Obviously, I was extremely pleased with the crust, especially the crispness and lack of flop all the way to the center. And it did have great flavor. I do believe the sparse topping was key. Now I'm curious about a dough made with doppio zero flour and lower hydration, as Stan suggested. But I'm also wondering how yesterday's dough would turn out if lightly sauced and dotted sparingly with mozzarella.

<sigh> So little time, so many breads. At least I don't expect either my wife or I to ever tire of these particular experiments.

David

mse1152's picture
mse1152

David,

Glezer's crust is our favorite for the last couple of years, though I do admit to adding a couple of teaspoons of EVOO during the mix.  The outside edge rises beautifully, and there's a nice crispiness to it.  Your minimalist toppings are appealing...we tend to pile it on.  Once the tomatos start coming in this summer, I'm trying your approach.  Your photos are lovely.

Sue

dmsnyder's picture
dmsnyder

What is the crust like when you "pile on" the toppings? Just curious, since this is the first time I've made pizza with this dough.

David

mse1152's picture
mse1152

David,

We normally use sauce, bell peppers, green olives, fresh grape or cherry tomatos, sun-dried tomatos, sometimes the small fresh mozzarella balls, and grated mozz.  With all that, we have to support the pointy end of a slice between plate and mouth.  It does sag under the weight, and isn't crispy in the middle.  But the outer third or so of the crust is still firm.

I bake it on a Fibrament stone at 525 (my oven's max) for 5 minutes, then add the grated mozz., and bake for another 5-6 minutes.  It's our usual Saturday dinner.

Sue

breadsong's picture
breadsong

Hello David,
That crisp crust, and the toppings of tomato, garlic, herbs and greens - all have tremendous appeal!
:^) from breadsong

dmsnyder's picture
dmsnyder

I just wish I had a WFO for pizzas. Oh well.

There was one little piece of a pizza left over. I'm reheating it on the BBQ. One can pretend. :-)

David

Syd's picture
Syd

My kind of crust, David!  Just the way I like it.  And I agree with you on 'the less is more' approach with pizza.  My method is similar to yours (long overnight retard in the fridge in oiled bags, except I don't use ziplocs but use less expensive ones which I seal with an elastic band).  I also freeze for future use and it works very well.  My formula is also almost identical to yours, except that I use a 65% hydration, but I am interested in Stan's comment about 54 - 60% hydration and think I will try that next time.  Recently I have been adding sourdough starter to the dough and even going for less yeast and I think the flavour is even better. 

Best,

Syd

dmsnyder's picture
dmsnyder

Converting a pizza dough formula to SD is definitely on my to do list! 

I've made pizza in the past with Nury's Light Rye dough and with San Joaquin SD, and both were very tasty. Note that both of these were high-hydration doughs, though.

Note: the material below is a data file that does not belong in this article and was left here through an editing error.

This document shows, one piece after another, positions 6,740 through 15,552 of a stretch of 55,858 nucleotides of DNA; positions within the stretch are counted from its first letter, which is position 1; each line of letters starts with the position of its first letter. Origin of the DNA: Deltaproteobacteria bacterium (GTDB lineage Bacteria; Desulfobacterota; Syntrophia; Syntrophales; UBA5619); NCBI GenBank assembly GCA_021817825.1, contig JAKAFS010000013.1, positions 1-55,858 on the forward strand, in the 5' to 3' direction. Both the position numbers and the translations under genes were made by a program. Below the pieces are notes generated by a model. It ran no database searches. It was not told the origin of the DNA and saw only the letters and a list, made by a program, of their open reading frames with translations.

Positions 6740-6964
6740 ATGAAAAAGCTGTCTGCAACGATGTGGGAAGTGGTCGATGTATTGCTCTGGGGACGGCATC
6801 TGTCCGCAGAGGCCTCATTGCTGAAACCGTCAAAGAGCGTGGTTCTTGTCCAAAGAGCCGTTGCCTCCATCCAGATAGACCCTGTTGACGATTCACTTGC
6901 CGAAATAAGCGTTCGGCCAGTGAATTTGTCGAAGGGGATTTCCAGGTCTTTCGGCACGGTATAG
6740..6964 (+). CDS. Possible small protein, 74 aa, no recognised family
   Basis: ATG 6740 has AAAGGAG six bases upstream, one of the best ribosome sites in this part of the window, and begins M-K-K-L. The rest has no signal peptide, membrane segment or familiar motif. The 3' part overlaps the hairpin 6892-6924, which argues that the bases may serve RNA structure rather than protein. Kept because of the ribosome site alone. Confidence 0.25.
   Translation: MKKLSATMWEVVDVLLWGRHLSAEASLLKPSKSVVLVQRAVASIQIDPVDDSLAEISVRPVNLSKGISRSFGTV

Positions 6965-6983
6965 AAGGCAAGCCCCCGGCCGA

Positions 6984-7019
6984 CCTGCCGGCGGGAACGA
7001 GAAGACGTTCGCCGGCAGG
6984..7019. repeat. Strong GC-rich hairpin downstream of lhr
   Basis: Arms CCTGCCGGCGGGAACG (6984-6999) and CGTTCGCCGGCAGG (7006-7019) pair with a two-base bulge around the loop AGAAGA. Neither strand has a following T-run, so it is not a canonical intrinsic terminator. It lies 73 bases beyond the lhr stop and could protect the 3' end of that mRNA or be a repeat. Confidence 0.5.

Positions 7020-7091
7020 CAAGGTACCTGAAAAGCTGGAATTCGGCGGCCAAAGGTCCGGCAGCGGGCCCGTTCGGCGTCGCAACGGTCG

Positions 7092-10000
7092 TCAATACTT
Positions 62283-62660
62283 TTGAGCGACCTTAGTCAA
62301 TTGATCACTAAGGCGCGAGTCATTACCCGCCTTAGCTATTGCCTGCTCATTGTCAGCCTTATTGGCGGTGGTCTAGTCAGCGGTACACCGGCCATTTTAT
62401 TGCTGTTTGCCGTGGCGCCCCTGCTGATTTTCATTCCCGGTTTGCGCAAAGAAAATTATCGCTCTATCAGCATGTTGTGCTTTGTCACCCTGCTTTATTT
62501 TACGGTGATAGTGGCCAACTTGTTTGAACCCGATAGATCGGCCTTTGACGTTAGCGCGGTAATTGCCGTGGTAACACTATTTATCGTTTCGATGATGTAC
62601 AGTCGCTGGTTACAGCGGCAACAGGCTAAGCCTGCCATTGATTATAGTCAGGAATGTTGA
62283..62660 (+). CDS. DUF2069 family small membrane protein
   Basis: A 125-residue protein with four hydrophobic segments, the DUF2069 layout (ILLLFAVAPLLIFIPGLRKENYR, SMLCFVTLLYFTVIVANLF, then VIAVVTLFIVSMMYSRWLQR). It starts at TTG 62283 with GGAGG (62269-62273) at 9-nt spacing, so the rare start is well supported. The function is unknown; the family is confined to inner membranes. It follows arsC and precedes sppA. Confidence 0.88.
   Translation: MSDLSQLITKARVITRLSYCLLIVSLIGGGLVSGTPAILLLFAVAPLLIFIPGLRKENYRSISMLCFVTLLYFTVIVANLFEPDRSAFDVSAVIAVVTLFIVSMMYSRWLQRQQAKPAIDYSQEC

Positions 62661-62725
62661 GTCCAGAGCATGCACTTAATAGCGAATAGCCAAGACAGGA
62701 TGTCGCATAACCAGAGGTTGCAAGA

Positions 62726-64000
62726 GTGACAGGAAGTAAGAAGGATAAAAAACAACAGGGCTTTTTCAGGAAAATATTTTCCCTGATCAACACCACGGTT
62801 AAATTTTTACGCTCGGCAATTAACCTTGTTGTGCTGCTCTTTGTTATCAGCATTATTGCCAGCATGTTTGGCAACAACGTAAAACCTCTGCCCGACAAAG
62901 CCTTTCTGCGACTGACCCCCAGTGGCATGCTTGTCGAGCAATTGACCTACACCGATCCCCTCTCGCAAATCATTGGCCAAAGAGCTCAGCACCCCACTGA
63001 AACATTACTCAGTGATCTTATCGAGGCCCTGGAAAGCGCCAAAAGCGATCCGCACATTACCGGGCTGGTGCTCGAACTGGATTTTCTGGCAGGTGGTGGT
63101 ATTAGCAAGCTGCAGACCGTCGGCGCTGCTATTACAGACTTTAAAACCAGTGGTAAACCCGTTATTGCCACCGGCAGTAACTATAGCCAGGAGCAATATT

David

rossnroller's picture
rossnroller

Baking pizza came before bread for me - actually, it was the gateway to SD bread baking, as is the case for many I suspect. I have tried many, many pizza recipes and techniques seeking to get as close as possible to the flavour of the best pizza I have ever tasted, which was a simple marguerita from an ancient woodfired oven near the Trevi Fountain in Rome. Classic thincrust. Waited an hour in a long queue, but boy was it worth it! That experience was 25 years ago now, but it's still vivid in my memory: it turned the light on for me - great pizzas are about the crust primarily. Many toppings can work (as long as they're light and don't overpower the experience of the crust)...but they don't mean a thang if the crust ain't got that zang!

After moving through multiple yeasted pizza recipes, tweaking the best in every way I could conceive of, I came across Varasano's site and that was it: sourdough pizzas are undoubtedly, for me, superior in flavour in a domestic oven context. I should qualify that by adding that I am into traditional thincrust lightly-topped pizzas in unashamed reverence of the one that turned my head around in Rome. The closest I have gotten is the SD recipe I use now, which does have a very light dry yeast spike. I hardly ever compromise in this way, but I've found a couple of pinches of yeast add a little airiness to the crust that I like. I also find that retarding it for 2-3 days in the fridge brings it up to optimal flavour.

I developed my SD pizza after initially basing it on Varasano's formula. He recommends WFOs, of course, but being confined to a domestic and not being prepared to fiddle with it to push the temperatures higher (as Varasano recommends), I began working on tweaking his technique to suit my circumstances and preference for hand-mixing the dough. I just can't improve on the process and formula I use now, although I still try the occasional tweak. From time to time I even revisit yeasted doughs, but my experience is that they just don't come close for flavour. I am well aware that WFOs make an enormous difference, however, having had the privilege of baking in one. Yeasted pizzas can certainly work as well as SD in a WFO environment (my favourite commercial pizza place does fantastic WFO trad thincrust pizzas using a compressed yeast formula), but for domestic ovens it's SD every time for me.

I've posted the link before, but if anyone is interested in having a look at my SD pizza formula and process - or even actually trying it! - you'll find it here.

Best of pizza baking!
Ross

PS: A couple of things I sometimes do that I've found work well for domestic-oven-baked yeasted and sourdough pizzas:
1. Par-baking your olive-oil-spread pizza bases for 2 minutes or so, then remove carefully from oven and put on toppings before returning to oven to complete the bake. Par-baking gives a nice bubbled crust effect.